And no, the materials have no relevance at all to this post and aren't even recent purchases...it simply felt too gloomy to write this without a little bit of fabricy loveliness to pad out my words!

Wishing you a lovely weekend. x

Wednesday, 3 June 2009

All things footish...

Firstly, welcome to anyone who is visiting from Sew Mama Sew! - it's so lovely to have you here. Beth and Kristen recently asked if I'd like to contribute to their month-long June Sewing Machine extravaganza and I was utterly delighted - if you haven't already, do go and visit...they're even giving a way a whole sewing machine (yes, in its wonderful entirety!). I chose to write about sewing machine feet as they're something I feel weirdly passionate about...and also because the minute Beth gave me my options I imagined the potential for creating this ridiculous picture with my ballet slippers housing my sewing machine feet instead of my own feet...and well, small things amuse, no?

I have been finishing off some custom orders for t-shirts today, as well as making some more bibs up for my shop...which is good, because yesterday I achieved virtually nothing as it was so lovely and sunshiny that it felt all wrong to be inside when I could be outside having lunch in the garden with a good friend...this could bode badly for summer productivity levels, but I shall ask my sweet Mother not to send me emails letting me know that the forecast for the rest of the week is poor so to enjoy it while it's there...it leads to panic sunshine consumption.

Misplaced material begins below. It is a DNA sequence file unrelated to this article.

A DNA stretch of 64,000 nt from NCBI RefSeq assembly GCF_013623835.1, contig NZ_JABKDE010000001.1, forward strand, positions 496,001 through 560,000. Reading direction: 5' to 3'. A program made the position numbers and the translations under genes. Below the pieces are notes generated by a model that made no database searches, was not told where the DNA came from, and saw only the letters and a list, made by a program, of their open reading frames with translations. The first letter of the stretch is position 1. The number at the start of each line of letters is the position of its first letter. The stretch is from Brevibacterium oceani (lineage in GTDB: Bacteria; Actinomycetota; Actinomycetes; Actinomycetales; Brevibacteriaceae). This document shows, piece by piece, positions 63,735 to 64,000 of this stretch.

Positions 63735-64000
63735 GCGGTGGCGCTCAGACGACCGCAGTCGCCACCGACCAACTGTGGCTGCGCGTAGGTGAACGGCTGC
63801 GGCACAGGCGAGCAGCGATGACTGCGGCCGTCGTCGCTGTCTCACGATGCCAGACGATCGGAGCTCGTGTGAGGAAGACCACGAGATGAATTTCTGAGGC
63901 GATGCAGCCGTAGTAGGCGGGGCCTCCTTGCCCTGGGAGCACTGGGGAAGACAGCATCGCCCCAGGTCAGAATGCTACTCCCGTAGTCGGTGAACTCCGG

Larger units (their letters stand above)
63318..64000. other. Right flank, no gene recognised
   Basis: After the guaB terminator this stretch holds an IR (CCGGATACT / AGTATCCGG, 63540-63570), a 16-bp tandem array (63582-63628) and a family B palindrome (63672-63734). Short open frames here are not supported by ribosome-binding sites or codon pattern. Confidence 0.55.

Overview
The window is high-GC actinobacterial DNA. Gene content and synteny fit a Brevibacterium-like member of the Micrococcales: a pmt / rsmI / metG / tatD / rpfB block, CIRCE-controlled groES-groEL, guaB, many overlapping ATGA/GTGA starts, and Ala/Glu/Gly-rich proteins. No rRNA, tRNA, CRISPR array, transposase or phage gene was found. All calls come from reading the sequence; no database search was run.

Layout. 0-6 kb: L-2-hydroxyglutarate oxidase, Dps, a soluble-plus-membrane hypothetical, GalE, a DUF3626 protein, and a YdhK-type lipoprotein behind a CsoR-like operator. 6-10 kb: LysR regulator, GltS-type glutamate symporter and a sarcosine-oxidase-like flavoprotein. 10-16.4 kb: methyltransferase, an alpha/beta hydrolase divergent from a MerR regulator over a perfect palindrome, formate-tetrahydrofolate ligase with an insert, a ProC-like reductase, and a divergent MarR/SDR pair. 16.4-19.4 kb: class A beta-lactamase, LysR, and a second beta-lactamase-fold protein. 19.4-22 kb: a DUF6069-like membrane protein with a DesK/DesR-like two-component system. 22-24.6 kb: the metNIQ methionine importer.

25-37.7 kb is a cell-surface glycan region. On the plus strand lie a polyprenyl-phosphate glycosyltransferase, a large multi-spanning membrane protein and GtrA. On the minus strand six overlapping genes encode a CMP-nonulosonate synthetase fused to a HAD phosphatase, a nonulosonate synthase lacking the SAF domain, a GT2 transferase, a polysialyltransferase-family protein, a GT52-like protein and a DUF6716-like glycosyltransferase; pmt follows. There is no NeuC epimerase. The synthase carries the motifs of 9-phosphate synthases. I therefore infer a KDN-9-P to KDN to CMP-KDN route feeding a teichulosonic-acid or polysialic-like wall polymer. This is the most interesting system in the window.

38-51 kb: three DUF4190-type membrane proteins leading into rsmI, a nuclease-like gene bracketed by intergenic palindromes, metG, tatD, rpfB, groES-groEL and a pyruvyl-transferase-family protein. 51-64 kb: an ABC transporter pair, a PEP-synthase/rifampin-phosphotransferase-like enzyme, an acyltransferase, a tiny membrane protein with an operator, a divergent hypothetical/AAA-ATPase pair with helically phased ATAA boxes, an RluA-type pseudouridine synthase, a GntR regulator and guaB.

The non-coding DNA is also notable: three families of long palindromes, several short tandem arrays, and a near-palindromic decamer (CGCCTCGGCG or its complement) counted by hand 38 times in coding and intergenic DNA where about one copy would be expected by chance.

Dinosaur-boy had asked if I would make him a t-shirt with a chocolate ice-cream on it - I felt a little sad seeing him trying it on, because I realised as soon as he put it on that by next summer, when he'll be 6 (or gosh, maybe even just by next week), he will almost certainly want his t-shirts with something cooler, scarier and just more raaaaa! on them and will be unlikely to continue to enjoy something just because it gives him the opportunity to pretend to eat himself. I love how chubby and little his arms look in this photo though.

Anyway, as this post started on feet and shoes, I thought that I may just end it on them too...here are some feet of the non-stitching variety at home in their new shoes. I am completely in love with these shoes for they are mustard and go perfectly with the bag that I made for myself last summer, have chunky high wedge heels and are just all round perfect. I love them to the point of considering buying a back-up pair just in case these ones are involved in any kind of unfortunate footish mishap.

I took this photo during a four-hour long swing park marathon with the little Teacakes over half-term...sandcastles were built, ropes climbed, the delicious smell of suntan lotion on warm skin was breathed in and I felt ridiculously happy every time I looked at my shoes. And just in case you were worrying, no, I haven't been ironing strange creases into my jeans...these are just denimy-coloured wide-legged trousers...a point that I feel an overwhelming need to clarify.